And on that note, I’ve seen Sofia Coppola’s Lost In Translation about 50,000 times in my life. It’s been one of my all time favourite movies since I first saw it in 2003. I’ve read a number of theories about both its popularity and how accurate its portrayal of Tokyo is, and the more outspoken views tend to come from one group of people; self-righteous westerners who have never set foot in Japan. Seriously, the amount of shit this film has gotten for being ‘offensive’ towards the Japanese is not only total bollocks, but also totally misses the point of the film. Take, for example, these two quotes about the film from North American publications;
“[The film] says, as racists often do, that foreigners, in this case Japanese, are inherently comic and stupid. Of all the Japanese in the film, not one comes across as much better than a cretin.” – Robert Fulford, The National Post
“[The film] is an ethnocentric compendium of unpleasant stereotypes, indicative of the way foreign workers often view Japan.” – Steve Burgess, Maclean’s
The first is plain wrong. It is not a film of mockery, it’s a film of observation, and – whether you like it or not – accuracy. At no point does it say or do anything that may be even misconstrued as overtly offensive toward the Japanese, it merely shows Japan as a country that developed at the same rate (or perhaps faster than) a country like America, and so stands as a monument to cultural differences and their impact on the growth of a nation. Americans have supermarkets that sell cheese in an aerosol can, while the Japanese have supermarkets that sell – as I discovered yesterday – sandwiches that contain strawberries. They’re both weird to me. It’s not a detriment to Japan, nor its people, nor its culture. Also, the insular perspective of the film is down to its two main characters being deeply flawed people who are noticeably introverted and unwilling to blend in. That in itself is more of a slight on American tourists than it is Japanese natives. The whole point is that there are no Japanese characters in the film, so how, as you say, can they be portrayed as ‘cretinous’? Sounds to me like you’re the one that extrapolated that conclusion.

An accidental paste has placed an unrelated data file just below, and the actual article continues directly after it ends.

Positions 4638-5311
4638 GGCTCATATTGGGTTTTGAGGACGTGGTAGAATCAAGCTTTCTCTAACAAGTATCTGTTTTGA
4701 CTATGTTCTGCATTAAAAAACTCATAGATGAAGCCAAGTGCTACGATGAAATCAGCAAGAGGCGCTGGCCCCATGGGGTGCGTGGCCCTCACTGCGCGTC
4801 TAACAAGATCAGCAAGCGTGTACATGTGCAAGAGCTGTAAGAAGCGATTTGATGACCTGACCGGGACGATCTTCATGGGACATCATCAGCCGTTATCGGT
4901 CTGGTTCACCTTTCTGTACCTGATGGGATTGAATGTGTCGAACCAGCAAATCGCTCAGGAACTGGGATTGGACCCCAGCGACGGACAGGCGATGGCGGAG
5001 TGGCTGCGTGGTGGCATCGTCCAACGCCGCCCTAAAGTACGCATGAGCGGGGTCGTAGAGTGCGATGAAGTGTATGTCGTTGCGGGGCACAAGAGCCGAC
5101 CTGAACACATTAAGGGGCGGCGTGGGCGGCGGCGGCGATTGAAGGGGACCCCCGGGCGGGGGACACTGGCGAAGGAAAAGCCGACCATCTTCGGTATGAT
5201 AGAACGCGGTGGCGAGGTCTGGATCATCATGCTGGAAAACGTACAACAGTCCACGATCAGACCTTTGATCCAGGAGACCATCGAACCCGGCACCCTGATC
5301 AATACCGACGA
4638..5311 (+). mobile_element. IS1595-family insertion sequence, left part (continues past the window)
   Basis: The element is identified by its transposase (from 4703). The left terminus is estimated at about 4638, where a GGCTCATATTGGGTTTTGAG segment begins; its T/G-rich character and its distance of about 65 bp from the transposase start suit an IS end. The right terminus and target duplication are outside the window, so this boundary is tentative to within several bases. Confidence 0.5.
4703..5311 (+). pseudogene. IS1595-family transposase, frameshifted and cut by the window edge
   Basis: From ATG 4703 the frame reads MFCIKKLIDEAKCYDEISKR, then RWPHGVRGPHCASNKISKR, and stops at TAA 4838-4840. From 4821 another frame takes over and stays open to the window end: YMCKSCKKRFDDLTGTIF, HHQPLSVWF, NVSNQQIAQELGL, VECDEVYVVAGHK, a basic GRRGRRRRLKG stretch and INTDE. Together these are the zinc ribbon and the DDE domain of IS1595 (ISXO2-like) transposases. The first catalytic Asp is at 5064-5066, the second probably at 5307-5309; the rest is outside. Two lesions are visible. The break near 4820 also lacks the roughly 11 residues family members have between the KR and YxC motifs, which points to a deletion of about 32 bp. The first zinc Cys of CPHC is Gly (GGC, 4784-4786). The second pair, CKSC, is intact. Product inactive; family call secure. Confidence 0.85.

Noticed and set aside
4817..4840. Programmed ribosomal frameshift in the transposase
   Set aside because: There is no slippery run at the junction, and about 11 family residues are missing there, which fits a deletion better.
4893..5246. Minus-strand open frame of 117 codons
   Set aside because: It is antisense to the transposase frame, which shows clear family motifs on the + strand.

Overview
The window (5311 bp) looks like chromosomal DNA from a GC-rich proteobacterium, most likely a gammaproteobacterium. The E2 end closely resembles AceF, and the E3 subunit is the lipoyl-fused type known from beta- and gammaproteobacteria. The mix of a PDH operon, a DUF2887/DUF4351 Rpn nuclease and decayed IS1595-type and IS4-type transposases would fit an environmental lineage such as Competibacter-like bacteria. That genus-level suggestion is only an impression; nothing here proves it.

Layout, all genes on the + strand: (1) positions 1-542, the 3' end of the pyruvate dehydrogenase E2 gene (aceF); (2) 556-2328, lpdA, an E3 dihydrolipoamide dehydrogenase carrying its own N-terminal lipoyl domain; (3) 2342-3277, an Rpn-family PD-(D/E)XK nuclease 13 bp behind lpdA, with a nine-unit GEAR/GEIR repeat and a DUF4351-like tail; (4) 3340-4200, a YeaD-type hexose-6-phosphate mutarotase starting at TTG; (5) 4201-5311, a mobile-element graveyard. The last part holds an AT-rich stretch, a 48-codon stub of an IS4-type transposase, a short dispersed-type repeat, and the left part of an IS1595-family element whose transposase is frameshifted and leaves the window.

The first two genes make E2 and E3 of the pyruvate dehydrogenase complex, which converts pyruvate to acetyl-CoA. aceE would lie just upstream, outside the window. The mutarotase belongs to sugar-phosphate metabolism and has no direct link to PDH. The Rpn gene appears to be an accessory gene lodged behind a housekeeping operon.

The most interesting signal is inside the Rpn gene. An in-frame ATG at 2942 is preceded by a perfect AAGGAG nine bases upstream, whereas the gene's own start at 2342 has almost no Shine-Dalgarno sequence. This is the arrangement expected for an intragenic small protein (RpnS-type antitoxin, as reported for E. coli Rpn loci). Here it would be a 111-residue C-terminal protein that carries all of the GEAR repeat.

The second quote is just bizarre. Isn’t that the whole point of the film? In fact, by saying that Lost In Translation is ‘indicative of the way foreign workers often view Japan’, doesn’t that technically mean that the film succeeds in exactly what it’s trying to do – portray the confusion, exhaustion and constant state of comparison to home that accompanies spending time in Tokyo?
I could write so much more but I know nobody wants to hear it. I’ll move on.